It was somehow justifiable during the January 25 revolution due to the similarities of the revolution’s objectives and those of human rights, such as equality and freedom. But this shift caused damage on both sides. The human rights movement lost its neutrality and credibility, while the revolution was attacked by some who called it a part of a foreign agenda, because it was calling for the application of human rights standards.

The challenge now is much harder than what it was under former President Hosni Mubarak. Now, those who are supposed to be defending it reject the human rights movement. The challenge now is to try to restore the neutrality and credibility the movement has lost. This has to be done by reminding people what human rights are, and that the application of human rights all the time is an obligation under the binding documents signed by Egypt.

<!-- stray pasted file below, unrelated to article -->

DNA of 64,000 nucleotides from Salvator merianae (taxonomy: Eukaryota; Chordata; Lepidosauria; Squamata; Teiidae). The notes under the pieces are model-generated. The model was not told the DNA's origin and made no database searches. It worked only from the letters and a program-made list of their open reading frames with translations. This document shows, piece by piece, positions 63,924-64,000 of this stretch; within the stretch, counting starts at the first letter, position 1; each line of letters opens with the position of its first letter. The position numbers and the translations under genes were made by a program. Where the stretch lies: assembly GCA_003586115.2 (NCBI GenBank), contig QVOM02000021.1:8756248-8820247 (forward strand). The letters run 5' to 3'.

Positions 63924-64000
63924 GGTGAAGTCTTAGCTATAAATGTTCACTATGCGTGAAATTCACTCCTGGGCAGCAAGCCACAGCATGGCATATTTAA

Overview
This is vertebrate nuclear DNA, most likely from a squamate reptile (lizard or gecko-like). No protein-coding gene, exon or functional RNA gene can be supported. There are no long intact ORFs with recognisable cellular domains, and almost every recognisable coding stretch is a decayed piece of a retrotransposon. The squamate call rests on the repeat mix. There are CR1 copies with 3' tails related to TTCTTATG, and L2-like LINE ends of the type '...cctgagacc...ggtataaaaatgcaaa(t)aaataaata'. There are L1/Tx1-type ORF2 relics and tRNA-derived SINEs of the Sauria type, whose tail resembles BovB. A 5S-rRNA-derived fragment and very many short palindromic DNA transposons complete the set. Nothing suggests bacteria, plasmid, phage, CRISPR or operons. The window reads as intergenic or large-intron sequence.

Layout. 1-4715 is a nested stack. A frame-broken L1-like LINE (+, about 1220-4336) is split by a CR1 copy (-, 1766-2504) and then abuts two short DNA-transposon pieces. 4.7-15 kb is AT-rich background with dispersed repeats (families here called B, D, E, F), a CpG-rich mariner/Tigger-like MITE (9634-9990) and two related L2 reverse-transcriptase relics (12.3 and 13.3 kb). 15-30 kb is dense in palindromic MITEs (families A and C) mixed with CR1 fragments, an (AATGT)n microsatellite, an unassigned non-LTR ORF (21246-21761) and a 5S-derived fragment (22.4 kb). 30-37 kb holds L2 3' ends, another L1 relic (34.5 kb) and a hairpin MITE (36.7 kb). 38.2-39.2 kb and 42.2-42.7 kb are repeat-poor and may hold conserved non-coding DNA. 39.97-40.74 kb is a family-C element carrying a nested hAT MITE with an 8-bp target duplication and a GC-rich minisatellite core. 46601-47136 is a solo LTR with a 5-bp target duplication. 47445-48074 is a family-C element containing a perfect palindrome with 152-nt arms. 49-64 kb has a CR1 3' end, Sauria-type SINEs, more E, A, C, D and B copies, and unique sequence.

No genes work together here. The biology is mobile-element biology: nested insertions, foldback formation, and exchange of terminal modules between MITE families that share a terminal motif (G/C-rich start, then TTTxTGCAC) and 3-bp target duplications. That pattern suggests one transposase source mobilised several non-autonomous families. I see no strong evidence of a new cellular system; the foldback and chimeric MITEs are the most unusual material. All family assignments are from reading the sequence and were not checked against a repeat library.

It’s also important to remember that Egypt will be reviewed early next year at the United Nations International Council for Human Rights as part of the Universal Periodical Review mechanism. Failing to present a better human rights record might result in the Council imposing penalties on Egypt, such as blacklisting it as a country with a poor human rights profile. 

Human rights activists should reconsider their positions. They must stick to international human rights law as a reference in all situations, and avoid making any statements that could be considered politically biased. Restoring the credibility of the human rights movement should be a priority on our agenda. People need to trust the human rights movement and realize that we are not on one side against the other, and that we will continue to condemn violations under military rule just as we did under Muslim Brotherhood rule.

The fact is that the human rights movement will always be against regimes, because under international law these are the actors that can commit human rights violations.

The human rights movement cannot be rejected by the people — it was created for their sake, after all. 

Sherif Azer is an Egyptian human rights activist. He is currently the Middle East and North Africa Coordinator for Front Line Defenders and the Assistant Secretary General of the Egyptian Organization for Human Rights. 

Ania Szremski